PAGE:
A couple of years ago, I took my rescued dog through training to be a therapy dog and we embarked on an adventure. Buddy and I regularly do hospital visits and visits with the elderly. We started off visiting the elderly that live independently. During these visits, we became friends with a woman I will call Carol. She is soon to be 90 years old.
Carol had a fall which took her on her own personal story to a hospital, nursing home and finally to assisted living. Buddy and I followed her wherever she was. When we went into the nursing home, my eyes opened wide. I saw how the patients in the nursing home were either mindless or clear in the mind with either old age or a medical problem. I saw how many of the patients were bored out of their minds. When my dog and I walked in, it was as if the lights got turned on and during my visits I met interesting, engaging, loving elders who were starved for meaningful attention.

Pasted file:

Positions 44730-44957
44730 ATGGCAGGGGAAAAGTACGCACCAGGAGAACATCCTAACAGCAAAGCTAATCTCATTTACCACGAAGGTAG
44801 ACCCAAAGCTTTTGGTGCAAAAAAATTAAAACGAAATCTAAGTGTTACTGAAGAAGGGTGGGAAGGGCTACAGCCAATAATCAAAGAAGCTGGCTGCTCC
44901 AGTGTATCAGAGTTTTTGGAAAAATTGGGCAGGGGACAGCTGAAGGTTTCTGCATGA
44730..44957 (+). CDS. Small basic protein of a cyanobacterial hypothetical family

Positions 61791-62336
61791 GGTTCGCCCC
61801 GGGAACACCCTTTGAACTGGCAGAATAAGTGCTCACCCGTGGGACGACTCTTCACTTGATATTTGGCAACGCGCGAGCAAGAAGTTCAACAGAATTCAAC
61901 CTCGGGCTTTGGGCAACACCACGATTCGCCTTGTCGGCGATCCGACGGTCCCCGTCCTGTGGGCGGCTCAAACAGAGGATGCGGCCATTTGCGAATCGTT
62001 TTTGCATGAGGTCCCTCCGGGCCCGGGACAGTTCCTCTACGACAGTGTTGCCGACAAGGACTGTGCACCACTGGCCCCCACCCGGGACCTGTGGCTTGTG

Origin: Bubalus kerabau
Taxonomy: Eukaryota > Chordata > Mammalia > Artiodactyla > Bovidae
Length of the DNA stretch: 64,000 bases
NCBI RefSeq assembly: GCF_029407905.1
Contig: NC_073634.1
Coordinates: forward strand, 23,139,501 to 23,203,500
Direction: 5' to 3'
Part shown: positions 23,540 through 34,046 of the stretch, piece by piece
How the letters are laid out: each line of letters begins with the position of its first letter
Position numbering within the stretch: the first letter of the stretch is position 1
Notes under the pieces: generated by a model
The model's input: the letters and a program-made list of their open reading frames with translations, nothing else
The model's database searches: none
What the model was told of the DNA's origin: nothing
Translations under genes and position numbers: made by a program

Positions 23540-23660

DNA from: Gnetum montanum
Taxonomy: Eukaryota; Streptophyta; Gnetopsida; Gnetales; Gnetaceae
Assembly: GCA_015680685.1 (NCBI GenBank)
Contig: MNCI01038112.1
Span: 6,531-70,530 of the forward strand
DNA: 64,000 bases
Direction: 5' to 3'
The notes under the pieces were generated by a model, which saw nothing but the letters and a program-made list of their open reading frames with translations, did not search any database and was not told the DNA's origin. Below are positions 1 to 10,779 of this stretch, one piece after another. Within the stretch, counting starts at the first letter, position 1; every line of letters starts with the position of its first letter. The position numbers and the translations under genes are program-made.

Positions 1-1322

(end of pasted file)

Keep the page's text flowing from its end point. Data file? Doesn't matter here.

During my drive home one afternoon I listened to a radio report about an Intergenerational Care Center in Seattle, Washington, which was very interesting. Then I saw it on television:
My husband and I have a piece of land here in Rockledge on US 1 that has been waiting for something good to be on it. 24% of our population in Brevard County is over 65 and that statistic won’t change for at least 15 more years. There is nothing like an intergenerational care center in Brevard.
Our ultimate goal is to build this center and replicate it. There are not enough Intergenerational Care Centers in the United States. A 1995 AARP study found more than 400 organizations across the country that were currently operating or planning to open an intergenerational shared site. Studies are not up to date.
Older adults are living longer, increasing in number, and are generally healthier than ever before. With changing patterns of retirement, many older adults find themselves spending a longer period of time in retirement and they want new options for living environments. Eighty-three percent of older adults report that volunteering and community service will play a role in their plans for retirement.
Intergenerational shared sites provide opportunities, for even the frailest older people, to continue to learn and become involved and connected with others. Older adults in intergenerational shared-site settings are less likely to feel isolated, but instead feel more valued and invested in their communities and hopeful for the future.
There is a never ending demand for child care of all types. This combination works wonders for both parties.